Our biennial awards program honors outstanding planning and planning leadership in Ohio, recognizing the highest levels of achievement.
We received 27 award nominations in 7 categories. APA Ohio presented the following eight awards at the 2019 APA Ohio Statewide Planning Conference in Cleveland, OH on October 3, 2019.
The nominations were reviewed and winners selected by a jury of 7 professional planners from the APA Texas Chapter. The Jury evaluated nominations based on a set of criteria. This year’s award winners:
Making Our Own Space
Cleveland Urban Design Collaborative
Seventh Hill Design
Typical formats for community engagement in planning processes public meetings, surveys, etc. often fail to encompass youth’s input.
Making Our Own Space is an initiative of Kent State University’s Cleveland Urban Design Collaborative that addresses this issue by training youth in community design & planning. Students conceive, design, and construct public space improvements in hands-on workshops that empower youth to become active in shaping the built environment around them. MOOS creates a venue where youth not only have their input heard, but they are responsible for bringing some of the earliest visible physical change to their neighborhood during processes of re-investment that often take years to bear fruit.
Three Cleveland area neighborhoods Buckeye-Shaker, Shaker Heights and Clark-Fulton in addition to shorter-term workshops held on several more sites in the metro area. Built work includes temporary art installations, playscape pieces, neighborhood wayfinding, street furniture, and more that have been designed for pop-up community events, streetscapes, vacant lots, and underutilized public parks.
One Texas jury member commented: “Involving youth in a new way for innovative redesign of public spaces that are engaging is a marvelous way to utilize the creative energy in our youth.”
COMPREHENSIVE PLANNING | SMALL JURISDICTION
City of Hamilton, Ohio
Compass Point Planning
McGill Smith Punshon
Adopted in March 2019, Plan Hamilton recognizes the city’s historic legacy while ultimately focusing on the future direction of Hamilton.
This fully web-based plan is not just a land use plan. The plan looks at a wide variety of topics that include traditional components such as land use, economic development, and mobility, but it also recognizes the importance of music, arts, and cultures, and the need for collaboration with the city’s many partners in planning.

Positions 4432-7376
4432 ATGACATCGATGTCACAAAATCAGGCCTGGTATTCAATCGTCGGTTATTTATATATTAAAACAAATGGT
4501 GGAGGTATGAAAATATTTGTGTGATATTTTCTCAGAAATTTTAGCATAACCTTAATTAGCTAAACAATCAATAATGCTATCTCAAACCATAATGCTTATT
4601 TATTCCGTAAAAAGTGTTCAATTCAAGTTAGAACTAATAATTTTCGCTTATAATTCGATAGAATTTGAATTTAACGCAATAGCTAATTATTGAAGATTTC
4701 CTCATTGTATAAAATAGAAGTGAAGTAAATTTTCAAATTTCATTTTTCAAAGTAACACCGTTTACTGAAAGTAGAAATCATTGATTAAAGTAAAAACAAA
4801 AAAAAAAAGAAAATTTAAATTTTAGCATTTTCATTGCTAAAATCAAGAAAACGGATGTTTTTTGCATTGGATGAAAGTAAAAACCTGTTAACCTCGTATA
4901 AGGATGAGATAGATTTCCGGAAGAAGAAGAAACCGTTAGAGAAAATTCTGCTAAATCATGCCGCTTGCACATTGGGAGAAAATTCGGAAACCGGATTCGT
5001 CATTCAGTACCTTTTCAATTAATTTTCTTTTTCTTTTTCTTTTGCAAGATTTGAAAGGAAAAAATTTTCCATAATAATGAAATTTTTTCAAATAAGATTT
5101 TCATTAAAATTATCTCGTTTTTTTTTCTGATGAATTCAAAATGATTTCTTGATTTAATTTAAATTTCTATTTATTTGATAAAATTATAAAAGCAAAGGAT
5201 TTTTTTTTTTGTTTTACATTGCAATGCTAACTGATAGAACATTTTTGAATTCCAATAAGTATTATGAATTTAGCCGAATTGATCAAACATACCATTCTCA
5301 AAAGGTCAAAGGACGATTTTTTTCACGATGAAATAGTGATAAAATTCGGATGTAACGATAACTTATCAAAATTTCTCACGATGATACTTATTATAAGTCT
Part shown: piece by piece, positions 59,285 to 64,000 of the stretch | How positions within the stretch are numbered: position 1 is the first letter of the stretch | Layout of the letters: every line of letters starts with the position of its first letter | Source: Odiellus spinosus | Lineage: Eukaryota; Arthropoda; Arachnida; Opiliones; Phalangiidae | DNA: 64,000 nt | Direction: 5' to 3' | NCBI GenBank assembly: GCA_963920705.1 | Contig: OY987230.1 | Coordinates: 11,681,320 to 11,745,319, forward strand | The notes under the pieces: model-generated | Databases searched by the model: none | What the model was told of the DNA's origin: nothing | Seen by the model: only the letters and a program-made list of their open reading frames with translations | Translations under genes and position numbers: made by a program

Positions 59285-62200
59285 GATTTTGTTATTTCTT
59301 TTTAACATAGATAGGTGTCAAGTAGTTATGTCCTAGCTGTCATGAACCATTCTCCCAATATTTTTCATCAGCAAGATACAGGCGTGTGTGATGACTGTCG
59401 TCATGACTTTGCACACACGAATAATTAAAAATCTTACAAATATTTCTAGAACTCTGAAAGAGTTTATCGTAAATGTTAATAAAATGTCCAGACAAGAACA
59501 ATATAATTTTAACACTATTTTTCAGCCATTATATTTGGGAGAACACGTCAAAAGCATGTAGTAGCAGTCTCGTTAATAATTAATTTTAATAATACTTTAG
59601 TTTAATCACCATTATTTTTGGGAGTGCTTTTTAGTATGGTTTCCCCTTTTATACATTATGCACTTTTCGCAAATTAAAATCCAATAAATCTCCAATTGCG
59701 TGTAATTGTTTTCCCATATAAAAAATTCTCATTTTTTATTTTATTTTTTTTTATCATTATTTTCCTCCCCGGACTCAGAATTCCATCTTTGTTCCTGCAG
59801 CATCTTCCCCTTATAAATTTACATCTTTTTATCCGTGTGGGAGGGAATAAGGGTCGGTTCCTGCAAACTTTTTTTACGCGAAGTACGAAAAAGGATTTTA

What you won’t find in this plan is information on existing land uses, population and workforce trends, permits, etc. This plan is intentionally formatted to focus on where the city is headed in the future without burdening the site with an extensive amount of existing data.
Plan Hamilton engaged the public throughout the process with a very comprehensive and extensive public engagement process, reaching more residents than in any planning process before and gathering over 4,500 responses.
Like any thoughtful and complete plan, we must help it grow wings and fly off that proverbial shelf. Plan Hamilton is no exception. City staff are working on moving top priorities forward. Just as the Plan Hamilton process was driven by citizen involvement, citizen input is critical to the implementation process. After the plan was approved in March, the city launched a citizen-led implementation process in April.
One Texas jury member commented that Plan Hamilton is “very innovative and interactive; a 22nd century comprehensive plan.”
COMPREHENSIVE PLANNING | LARGE JURISDICTION
insight2050 Corridor Concepts
Mid-Ohio Regional Planning Commission
Central Ohio is projected to welcome one million new residents by 2050. 80 percent of that population growth is expected to be households without children. This creates a critical need for the communities in Central Ohio to work together to create a coordinated plan for this anticipated growth.
Enter: Corridor Concepts, a comprehensive land use and mobility strategy that demonstrates the benefits of walkable, compact neighborhoods to households, the environment, transportation, and local government budgets.